You didn't win all of the races in the Final, but your consistency as a team paid off and gave you the trophy and the prize money. How did you feel about your pace and performance level at Gamescom?
TomiKillos: The key was consistency. Except for the second race, when I hit the wall and had to fix the car, we did a very good job. For all three rounds Khaki and I both qualified in Top 4, which was great. Our pace was letting us keep or even gain places. It's a great feeling when you feel relaxed and confident and you’re fighting with the fastest guys in the world. Everything went very well for our team, and I'm very happy with our performance.
Khaki: We both did the best job we could've ever done. We just fulfilled our plan! We've showed everyone what are we able to do, and we did it live, which makes this even sweeter. Our performance was amazing. We were both very fast in terms of lap times, super-consistent and focused like never before, and enjoying the races as much as possible at the same time. It couldn't have gone better for us, and we are really proud of our huge achievement. Like you've said, consistency as a team paid off and gave us an amazing trophy.
We know that your team is sponsored by Thrustmaster, but what sim-racing gear to you use in your setups at home? Which seats, wheels and pedals do you use?
TomiKillos: Unfortunately I don't have much space for a racing cockpit, and at the moment I'm forced to race on a kitchen chair—but it's a very comfortable kitchen chair! For holding my Thrustmaster T300 Alcantara wheel and Thrustmaster T3PA-pro pedals I'm using a Wheel Stand Pro Deluxe V2.
Khaki: We are equipped with Thrustmaster brand sim-racing equipment. For now, I'm using the equipment I got from our sponsor, which is the Thrustmaster TS-PC Racer wheel and T3PA Thrustmaster pedals, and I feel very comfortable with my rig. It's all mounted on a cheap homemade cockpit with a car seat. I plan to upgrade my cockpit in the near future, but for now, I'm happy with my gear.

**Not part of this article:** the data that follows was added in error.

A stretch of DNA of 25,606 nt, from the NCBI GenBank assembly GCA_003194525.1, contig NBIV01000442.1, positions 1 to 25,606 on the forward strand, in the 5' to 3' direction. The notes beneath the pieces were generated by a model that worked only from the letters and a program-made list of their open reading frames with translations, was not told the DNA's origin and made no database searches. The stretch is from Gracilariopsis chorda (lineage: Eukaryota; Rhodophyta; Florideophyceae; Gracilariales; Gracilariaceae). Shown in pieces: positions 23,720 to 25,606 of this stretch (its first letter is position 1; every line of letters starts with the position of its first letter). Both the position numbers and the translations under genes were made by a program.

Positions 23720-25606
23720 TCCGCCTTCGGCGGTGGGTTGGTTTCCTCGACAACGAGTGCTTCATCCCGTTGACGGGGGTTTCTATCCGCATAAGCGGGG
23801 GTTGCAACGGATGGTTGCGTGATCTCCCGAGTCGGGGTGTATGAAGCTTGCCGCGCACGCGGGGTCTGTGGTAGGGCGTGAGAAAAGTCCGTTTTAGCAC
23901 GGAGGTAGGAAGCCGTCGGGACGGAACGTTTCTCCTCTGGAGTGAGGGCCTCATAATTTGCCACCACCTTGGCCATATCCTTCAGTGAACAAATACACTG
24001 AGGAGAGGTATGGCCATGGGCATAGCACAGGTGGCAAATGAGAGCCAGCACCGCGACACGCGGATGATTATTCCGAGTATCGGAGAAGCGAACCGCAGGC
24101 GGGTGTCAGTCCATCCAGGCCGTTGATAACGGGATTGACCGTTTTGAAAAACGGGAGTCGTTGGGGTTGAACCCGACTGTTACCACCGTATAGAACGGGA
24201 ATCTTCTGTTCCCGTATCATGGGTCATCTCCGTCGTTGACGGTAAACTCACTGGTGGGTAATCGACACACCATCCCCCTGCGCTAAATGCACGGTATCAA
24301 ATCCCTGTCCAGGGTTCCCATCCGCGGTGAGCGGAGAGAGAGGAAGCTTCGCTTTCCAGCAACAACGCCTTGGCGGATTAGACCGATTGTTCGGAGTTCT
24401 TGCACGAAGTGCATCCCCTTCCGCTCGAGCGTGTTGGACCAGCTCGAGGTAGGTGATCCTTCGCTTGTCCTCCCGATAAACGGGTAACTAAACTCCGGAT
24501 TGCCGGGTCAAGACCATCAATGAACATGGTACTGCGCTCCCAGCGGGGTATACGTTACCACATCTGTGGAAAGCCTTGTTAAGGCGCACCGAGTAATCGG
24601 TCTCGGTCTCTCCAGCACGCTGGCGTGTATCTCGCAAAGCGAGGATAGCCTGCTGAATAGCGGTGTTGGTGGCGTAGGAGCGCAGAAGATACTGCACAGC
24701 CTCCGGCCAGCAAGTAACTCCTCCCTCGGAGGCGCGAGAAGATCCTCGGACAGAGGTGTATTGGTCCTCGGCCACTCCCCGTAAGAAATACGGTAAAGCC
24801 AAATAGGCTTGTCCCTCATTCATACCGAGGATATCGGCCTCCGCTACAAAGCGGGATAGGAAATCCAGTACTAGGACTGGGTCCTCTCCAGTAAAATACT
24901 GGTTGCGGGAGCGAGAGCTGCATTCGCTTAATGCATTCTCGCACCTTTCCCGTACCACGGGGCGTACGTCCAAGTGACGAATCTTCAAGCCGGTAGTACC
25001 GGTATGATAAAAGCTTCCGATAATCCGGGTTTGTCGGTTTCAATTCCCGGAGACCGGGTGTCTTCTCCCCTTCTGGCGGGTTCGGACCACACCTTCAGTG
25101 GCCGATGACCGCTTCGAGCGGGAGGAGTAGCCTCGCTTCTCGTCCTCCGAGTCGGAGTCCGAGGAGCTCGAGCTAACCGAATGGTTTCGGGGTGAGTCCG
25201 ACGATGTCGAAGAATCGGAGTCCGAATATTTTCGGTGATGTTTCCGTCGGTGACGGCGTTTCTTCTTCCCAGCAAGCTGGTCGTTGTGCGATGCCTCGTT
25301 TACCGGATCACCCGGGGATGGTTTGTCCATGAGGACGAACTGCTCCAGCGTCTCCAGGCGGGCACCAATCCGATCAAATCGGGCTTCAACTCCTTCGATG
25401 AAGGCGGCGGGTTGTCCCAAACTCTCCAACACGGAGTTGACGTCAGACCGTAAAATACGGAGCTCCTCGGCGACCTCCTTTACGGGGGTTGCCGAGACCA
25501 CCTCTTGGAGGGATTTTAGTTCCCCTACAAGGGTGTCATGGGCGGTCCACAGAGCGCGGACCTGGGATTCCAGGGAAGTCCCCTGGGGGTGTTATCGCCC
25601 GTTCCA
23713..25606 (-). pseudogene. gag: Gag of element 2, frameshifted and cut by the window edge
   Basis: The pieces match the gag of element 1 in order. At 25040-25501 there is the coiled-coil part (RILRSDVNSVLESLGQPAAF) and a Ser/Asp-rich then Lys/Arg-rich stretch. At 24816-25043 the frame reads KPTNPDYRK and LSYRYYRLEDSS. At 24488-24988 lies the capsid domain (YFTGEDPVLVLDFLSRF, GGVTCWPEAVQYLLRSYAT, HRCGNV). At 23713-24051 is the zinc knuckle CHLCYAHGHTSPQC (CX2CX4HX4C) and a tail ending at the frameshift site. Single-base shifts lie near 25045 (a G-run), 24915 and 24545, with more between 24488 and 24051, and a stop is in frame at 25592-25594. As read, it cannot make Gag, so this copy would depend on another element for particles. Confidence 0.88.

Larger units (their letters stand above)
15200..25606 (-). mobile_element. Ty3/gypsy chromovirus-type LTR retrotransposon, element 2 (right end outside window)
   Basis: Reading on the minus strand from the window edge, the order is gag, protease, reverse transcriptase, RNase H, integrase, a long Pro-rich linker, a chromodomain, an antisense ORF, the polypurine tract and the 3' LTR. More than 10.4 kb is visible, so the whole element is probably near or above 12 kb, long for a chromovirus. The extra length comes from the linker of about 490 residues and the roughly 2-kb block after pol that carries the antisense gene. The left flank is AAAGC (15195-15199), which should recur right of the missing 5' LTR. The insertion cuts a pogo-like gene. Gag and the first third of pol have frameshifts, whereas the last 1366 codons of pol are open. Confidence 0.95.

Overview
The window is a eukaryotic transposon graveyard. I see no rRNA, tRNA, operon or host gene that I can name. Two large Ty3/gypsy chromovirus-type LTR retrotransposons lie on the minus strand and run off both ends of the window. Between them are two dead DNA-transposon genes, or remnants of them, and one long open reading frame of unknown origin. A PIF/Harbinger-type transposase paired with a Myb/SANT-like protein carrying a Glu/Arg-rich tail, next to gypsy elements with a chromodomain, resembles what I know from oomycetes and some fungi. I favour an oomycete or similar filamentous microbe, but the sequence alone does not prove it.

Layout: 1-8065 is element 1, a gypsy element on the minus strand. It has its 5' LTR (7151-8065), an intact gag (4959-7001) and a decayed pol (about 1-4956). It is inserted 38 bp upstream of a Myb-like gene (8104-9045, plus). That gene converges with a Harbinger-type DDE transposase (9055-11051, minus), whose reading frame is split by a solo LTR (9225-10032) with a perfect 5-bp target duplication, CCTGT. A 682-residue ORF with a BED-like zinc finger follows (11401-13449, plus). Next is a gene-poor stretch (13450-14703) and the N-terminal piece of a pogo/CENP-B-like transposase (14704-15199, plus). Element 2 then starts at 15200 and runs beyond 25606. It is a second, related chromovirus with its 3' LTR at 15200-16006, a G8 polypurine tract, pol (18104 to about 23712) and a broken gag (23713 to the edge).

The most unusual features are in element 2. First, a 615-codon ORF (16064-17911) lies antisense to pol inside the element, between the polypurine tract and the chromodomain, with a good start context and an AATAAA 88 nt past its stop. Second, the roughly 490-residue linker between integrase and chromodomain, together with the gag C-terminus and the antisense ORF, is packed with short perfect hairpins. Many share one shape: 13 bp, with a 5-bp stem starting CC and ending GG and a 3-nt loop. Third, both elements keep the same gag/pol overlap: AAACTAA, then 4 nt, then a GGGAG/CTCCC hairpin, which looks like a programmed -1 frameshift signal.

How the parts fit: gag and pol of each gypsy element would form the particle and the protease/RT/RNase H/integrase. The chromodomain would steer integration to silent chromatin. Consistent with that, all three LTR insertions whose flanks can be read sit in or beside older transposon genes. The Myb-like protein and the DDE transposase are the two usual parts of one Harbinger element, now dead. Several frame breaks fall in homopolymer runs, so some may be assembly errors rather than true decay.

What's your number 1 tip for new drivers that are just getting start in competitive sports sim-racing?
TomiKillos: Be patient, race with guys who are faster than you, and learn from them.
Khaki: Practice, practice, practice. Did I mention that you have to practice? Patience is the key to victory. New drivers need to adapt to all the important stuff about racing, driving techniques, different type of cars, every kind of corner. Being fast in time-trials alone on the track doesn't mean that you will be quick and clean in the race with other drivers, so you have to race with guys who are faster and more experienced than you to learn from them. The most important thing is to become a safe, clean, and respected driver. Good lap-time pace will come eventually with more experience.
Finally, what does the future hold for BAM now that you have been crowned World Champions? You'll now have a target on your back next year, as you look to defend your status against your rivals in Team Redline, SDL and all the rest of the top teams.
TomiKillos: Simply, we are waiting for the next championship and we will try to defend our title.
Khaki: We are aware that the competition is growing in strength, but that doesn’t scare us, we will do our best to defend our title next year. BAM is looking forward to Project CARS 2 and all the events that are going to be present in that sim. #StayStrongBAM!
You can follow Khaki online on his Facebook and Twitter pages. Look out for more interviews with some of our other esports teams in the weeks ahead. SDL will be up next.